on November 20, 2002
My dad was always making sure I knew that the song "White Christmas" originated in this film, and not the Crosby/Kaye movie named "White Christmas", so that's the first trivia question answer about "Holiday Inn". The other interesting tidbit is that the hotel chain "Holiday Inn" was named for this movie! Seems the owner saw the movie and thought it was a good name for the new hotels he was opening up, and presto! There you go.
It's an easy enough plot line: Bing and Fred used to be partnered with a gal engaged to Bing, but she throws him over to be with Fred. Bing, a performer fed up with working so hard, retreats to a farm and eventually dreams up the idea of an inn which is ONLY open on holidays, giving him the rest of the year to loaf around. Aspiring entertainer Marjorie Reynolds shows up on Christmas just on cue to be serenaded with "White Christmas", and things look pretty cozy for them pretty fast. But complications arise when the now-jilted Fred turns up at the inn on New Year's, and the gal chase is on again, but now after Bing's new star/girlfriend. Jealousy plays a few tricks on everyone before every Jack gets the proper Jill by movie's end.
A few of the other reviewers say that the film is marred by the Lincoln's birthday number Bing leads in blackface. While I agree that the segment unfortunately makes the movie one with a limited audience in today's more racially charged atmosphere, I think a bigger problem with the movie is...Bing himself! Yep, I don't think Bing is a very nice fellow in the movie, even though Fred is supposed to be the cad, as one reviewer put it. When Bing gets wind of Fred's interest in the new gal as a dancing partner (before any protestations of love, mind you), Bing immediately begins to dissemble and lie to prevent Marjorie Reynolds from having her big break. His proposal to her on Lincoln's Birthday is somewhat lackluster, and then when Fred asks him about the engagement, Bing backpedals and says basically that he's not engaged. Uhm, that kind of behavior would make Bing a bum, not a hero. Let's face it: he deserves to have his girlfriend walk out on him! Even when he finally goes to Hollywood to win Marjorie back, it's only to cramp her style and make her give up her burgeoning movie career to return to his lazy lifestyle at the inn. There should be recriminations for the Bing character, and there are not.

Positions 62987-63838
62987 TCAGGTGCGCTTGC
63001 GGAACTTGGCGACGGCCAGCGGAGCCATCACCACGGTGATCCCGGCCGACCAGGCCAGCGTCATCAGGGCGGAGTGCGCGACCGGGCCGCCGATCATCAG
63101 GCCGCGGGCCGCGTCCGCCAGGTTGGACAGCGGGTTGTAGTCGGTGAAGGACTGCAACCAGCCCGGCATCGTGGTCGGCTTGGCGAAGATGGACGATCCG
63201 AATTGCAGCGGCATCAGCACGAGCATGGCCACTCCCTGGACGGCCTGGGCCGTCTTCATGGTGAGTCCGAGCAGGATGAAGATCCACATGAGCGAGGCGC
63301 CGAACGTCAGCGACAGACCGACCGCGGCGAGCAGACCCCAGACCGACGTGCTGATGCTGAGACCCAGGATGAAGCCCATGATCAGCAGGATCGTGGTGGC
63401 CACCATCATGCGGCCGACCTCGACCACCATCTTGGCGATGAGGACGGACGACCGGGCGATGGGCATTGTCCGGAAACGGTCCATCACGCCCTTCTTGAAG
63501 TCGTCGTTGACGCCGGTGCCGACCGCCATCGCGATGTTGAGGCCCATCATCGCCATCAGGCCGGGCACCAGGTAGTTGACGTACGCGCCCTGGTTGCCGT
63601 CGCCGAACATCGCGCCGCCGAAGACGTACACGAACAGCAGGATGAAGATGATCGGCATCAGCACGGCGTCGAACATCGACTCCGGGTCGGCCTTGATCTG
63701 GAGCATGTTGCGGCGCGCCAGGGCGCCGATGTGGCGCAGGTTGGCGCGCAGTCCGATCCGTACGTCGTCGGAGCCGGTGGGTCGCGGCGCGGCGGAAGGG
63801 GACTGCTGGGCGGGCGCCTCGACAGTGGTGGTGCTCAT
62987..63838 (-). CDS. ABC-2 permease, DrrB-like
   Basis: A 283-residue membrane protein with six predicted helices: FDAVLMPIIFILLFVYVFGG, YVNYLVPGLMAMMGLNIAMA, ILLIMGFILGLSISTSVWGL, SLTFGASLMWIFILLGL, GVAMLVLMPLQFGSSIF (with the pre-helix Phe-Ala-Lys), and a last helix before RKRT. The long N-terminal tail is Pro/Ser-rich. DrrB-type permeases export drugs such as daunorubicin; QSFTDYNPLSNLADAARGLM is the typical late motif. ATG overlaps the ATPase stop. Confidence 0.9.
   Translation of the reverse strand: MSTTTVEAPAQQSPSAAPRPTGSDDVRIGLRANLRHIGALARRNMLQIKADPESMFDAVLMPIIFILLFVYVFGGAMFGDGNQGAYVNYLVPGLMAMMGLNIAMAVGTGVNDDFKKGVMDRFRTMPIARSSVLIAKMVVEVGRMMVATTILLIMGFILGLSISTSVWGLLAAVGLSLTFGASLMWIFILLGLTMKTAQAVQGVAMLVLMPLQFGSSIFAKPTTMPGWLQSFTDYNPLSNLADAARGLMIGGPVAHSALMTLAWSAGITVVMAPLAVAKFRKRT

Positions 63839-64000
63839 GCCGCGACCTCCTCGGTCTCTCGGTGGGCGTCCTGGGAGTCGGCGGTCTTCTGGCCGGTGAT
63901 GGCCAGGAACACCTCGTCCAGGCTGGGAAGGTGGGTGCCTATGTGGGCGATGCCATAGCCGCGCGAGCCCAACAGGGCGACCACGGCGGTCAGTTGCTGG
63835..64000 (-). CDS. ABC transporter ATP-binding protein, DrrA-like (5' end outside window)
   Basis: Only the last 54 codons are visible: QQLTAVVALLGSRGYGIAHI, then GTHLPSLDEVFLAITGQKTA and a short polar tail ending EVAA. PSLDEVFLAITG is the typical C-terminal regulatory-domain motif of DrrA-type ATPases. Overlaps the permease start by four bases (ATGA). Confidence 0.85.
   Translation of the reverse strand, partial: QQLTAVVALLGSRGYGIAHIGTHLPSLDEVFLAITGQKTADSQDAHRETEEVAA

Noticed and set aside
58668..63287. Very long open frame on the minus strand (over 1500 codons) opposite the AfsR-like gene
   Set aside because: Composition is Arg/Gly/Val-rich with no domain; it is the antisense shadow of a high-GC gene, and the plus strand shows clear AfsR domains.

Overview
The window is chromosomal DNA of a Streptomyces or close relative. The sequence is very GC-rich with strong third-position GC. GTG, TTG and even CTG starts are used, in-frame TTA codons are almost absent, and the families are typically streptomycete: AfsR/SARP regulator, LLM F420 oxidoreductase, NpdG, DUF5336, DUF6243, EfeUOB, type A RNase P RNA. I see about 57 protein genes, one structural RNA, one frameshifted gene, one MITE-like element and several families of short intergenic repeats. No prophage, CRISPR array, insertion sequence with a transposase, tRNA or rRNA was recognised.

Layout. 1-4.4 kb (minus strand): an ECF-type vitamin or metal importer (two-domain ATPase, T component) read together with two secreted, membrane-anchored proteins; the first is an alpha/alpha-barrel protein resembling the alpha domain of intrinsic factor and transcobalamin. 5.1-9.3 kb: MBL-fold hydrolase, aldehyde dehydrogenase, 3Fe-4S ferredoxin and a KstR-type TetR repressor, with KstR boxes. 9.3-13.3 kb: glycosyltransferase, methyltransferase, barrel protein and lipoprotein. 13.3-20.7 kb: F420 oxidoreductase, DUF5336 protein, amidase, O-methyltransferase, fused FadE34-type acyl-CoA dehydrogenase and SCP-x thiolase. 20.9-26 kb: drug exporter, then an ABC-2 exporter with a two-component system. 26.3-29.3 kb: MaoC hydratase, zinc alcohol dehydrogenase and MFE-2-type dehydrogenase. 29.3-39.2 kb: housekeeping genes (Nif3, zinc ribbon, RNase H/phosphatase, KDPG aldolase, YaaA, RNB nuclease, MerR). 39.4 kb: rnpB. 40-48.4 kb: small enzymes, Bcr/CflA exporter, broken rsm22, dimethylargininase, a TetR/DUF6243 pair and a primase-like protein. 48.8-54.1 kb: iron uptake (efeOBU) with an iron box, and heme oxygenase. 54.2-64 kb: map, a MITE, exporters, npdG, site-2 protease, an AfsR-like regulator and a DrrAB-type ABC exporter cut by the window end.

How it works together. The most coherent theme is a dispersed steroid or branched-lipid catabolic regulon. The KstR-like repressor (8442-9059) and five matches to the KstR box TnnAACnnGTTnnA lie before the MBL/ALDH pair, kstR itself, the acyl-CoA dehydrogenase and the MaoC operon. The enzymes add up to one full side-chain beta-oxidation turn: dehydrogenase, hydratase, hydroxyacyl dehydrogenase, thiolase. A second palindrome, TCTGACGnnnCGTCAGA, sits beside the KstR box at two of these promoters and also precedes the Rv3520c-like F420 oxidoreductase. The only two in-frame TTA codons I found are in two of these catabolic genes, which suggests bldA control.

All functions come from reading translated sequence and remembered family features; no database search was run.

Lest you think that I hate "Holiday Inn", let me assure you that that's not the case. Bing always is a good performer, and Fred makes even the most difficult numbers seem effortless--check out the firecracker dance on July 4th! It was a bit wild to see the superpatriotic song of the Freedom Man, done by Bing with his big ole Uncle Sam hat because of the sudden interpolation of the armed forces footage, culminating in images of MacArthur and FDR. Just in case anyone was doubting whether the film came from the war years, y'know! All of us watching the movie thought it a shame that Marjorie Reynolds didn't really catch on, because she's quite cute in many shots and she is more graceful with Fred than the other lady who earlier jettisoned Bing.
Final verdict? "Holiday Inn" is pretty good still, though the blackface number may offend some viewers and Bing's character is not exactly a white hat himself. Have a happy holiday with Bing and Fred down at the inn!
on January 26, 2000